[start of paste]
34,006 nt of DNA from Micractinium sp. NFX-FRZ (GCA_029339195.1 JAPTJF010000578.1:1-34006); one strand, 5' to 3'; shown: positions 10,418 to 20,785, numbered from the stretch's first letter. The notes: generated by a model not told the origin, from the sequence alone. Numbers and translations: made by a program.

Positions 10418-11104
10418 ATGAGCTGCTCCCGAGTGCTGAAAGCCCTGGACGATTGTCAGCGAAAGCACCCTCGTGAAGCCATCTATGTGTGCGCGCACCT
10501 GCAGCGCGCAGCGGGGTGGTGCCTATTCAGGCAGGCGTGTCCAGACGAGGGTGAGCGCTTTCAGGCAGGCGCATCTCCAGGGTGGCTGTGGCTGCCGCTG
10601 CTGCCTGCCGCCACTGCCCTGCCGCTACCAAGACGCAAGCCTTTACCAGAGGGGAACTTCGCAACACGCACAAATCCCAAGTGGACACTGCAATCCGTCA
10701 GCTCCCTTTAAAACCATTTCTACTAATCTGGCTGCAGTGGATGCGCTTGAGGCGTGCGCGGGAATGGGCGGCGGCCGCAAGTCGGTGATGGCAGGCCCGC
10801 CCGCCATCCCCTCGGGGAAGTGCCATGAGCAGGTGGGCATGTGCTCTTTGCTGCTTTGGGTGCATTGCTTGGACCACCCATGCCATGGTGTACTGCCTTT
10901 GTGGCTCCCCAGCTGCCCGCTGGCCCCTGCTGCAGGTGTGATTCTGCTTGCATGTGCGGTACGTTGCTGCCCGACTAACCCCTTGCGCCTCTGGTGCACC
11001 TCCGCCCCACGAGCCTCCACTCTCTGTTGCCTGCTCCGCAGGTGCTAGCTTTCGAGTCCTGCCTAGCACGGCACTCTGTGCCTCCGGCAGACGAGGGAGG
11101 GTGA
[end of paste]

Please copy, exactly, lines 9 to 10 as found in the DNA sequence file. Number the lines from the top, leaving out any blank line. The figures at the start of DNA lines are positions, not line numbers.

11001 TCCGCCCCACGAGCCTCCACTCTCTGTTGCCTGCTCCGCAGGTGCTAGCTTTCGAGTCCTGCCTAGCACGGCACTCTGTGCCTCCGGCAGACGAGGGAGG
11101 GTGA